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I'm afraid of speaking English!!!

There are lots of people here whom I can speak English with, but I've just understood that I'm afraid of it! I don't know, maybe it's because I'm too shy (that is ridiculous for 32nd year old's woman who have a child), or I just don't want to look like a fool (for example when I forget a word and try to remember it)... what can you advise me in this situation? maybe there are other ways to train my oral speach? for example, some Internet resources where I can speak with machine, or any techniques to speak with myself?)))

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    Corrections

    I'm afraid to speak English!!!

    There are lots of people here whom I can speak English with, but I've just understood that I'm afraid of it! I don't know, maybe it's because I'm too shy (that is ridiculous for 32nd year old's woman who have a child), or I just don't want to look like a fool (for example when I forget a word and try to remember it)... what can you advise me in this situation? maybe there are other ways to train my oral speach? for example, some Internet resources where I can speak with machine, or any techniques to speak with myself?)))

    Corrections in red. Stylistic suggestions in blue.
    I'm afraid to speak English!!!
    There are lots of people here whom I can speak English with, but I've just understood that I'm afraid to do it! I don't know, maybe it's because I'm too shy (that is ridiculous for a 32-year-old woman who has a child), or I just don't want to look like a fool (for example when I forget a word and try to remember it)... What can you advise me in this situation? Maybe there are other ways to train my oral speach? For example, some Internet resources where I can speak with a machine, or any techniques to speak with myself?)))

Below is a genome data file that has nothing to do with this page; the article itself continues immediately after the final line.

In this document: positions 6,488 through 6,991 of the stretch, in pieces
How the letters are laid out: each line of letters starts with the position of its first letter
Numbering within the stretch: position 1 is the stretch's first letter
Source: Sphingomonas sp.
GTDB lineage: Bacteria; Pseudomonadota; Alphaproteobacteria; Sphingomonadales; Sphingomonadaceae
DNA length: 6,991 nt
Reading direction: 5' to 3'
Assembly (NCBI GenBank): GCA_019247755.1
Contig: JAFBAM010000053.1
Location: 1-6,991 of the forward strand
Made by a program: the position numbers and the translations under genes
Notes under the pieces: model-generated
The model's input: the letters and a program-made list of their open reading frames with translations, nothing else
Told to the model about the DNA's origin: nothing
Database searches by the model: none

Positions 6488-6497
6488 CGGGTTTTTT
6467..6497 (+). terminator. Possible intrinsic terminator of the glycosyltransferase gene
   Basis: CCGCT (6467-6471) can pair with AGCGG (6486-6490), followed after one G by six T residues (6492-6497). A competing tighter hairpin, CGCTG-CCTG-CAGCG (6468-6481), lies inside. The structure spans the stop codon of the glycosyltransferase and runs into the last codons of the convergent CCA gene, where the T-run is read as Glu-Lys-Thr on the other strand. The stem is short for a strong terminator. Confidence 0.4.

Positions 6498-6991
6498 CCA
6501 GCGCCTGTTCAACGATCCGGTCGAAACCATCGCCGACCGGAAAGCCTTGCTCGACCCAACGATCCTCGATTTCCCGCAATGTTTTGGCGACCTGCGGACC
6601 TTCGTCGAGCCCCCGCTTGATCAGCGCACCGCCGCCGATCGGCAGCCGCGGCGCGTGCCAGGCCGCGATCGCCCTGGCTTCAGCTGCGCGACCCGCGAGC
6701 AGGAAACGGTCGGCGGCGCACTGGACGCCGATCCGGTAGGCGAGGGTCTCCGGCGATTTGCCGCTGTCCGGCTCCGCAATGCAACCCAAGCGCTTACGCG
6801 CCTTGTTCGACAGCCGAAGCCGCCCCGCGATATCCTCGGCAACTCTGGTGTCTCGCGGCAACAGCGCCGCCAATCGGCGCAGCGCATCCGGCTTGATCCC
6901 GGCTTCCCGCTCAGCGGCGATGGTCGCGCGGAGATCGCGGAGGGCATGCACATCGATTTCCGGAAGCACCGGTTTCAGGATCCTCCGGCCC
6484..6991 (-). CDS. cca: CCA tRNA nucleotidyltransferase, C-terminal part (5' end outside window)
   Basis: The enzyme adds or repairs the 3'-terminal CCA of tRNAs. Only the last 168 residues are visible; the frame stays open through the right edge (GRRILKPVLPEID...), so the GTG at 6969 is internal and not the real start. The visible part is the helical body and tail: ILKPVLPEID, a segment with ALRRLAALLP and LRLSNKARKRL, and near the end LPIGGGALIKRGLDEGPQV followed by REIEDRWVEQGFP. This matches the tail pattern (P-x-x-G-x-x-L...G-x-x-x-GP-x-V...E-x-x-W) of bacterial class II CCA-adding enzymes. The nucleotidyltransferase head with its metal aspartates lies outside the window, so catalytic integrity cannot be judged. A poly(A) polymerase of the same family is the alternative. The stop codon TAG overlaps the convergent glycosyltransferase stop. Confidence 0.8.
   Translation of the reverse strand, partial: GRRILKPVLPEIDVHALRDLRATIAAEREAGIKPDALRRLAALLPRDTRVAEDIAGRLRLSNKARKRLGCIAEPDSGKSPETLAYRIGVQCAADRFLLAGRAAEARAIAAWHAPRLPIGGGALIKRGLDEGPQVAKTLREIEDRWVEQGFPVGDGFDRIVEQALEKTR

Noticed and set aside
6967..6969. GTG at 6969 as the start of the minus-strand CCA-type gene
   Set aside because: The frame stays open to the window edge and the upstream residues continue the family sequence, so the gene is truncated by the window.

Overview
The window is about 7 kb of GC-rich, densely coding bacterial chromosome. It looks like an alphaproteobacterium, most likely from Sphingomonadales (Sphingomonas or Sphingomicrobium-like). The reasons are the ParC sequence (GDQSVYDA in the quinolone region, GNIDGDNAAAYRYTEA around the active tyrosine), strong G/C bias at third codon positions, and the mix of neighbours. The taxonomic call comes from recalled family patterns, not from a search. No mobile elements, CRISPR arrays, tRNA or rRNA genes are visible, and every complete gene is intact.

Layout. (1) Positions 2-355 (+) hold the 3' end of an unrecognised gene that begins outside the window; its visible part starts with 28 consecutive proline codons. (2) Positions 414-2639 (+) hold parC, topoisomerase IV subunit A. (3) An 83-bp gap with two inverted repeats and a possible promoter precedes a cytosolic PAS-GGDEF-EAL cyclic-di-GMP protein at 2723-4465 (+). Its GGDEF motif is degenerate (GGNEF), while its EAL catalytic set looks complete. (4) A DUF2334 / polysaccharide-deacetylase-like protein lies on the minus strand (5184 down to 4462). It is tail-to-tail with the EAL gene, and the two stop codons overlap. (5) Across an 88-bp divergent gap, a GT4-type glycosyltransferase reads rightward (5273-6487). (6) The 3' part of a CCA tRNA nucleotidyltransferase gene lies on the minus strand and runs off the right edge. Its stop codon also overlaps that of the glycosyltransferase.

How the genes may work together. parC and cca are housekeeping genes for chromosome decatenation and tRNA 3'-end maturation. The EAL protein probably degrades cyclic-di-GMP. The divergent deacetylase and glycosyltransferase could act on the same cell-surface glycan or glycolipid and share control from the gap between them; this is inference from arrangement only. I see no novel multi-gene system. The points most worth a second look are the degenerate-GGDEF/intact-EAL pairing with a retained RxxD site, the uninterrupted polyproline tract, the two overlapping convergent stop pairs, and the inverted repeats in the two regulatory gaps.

It’s a little bit more natural to use “afraid to” when referring to something that you can decide to do or not do; and to use “afraid of” when referring to things that will happen unintentionally, i.e., you do not decide whether or not it will happen. Example: “I’m afraid to drive my car over icy roads, because I’m afraid of being injured in an accident.” I used “afraid to drive” because that is something I can decide to do or not do; and I use “afraid of being injured”, because whether or not I am injured is something that happens or not without my being able to decide if it will happen or not.

     

    The Russian formula (x)летний usually translates well as "(x)-year-old".  Thus, "a 32-year-old woman."

     

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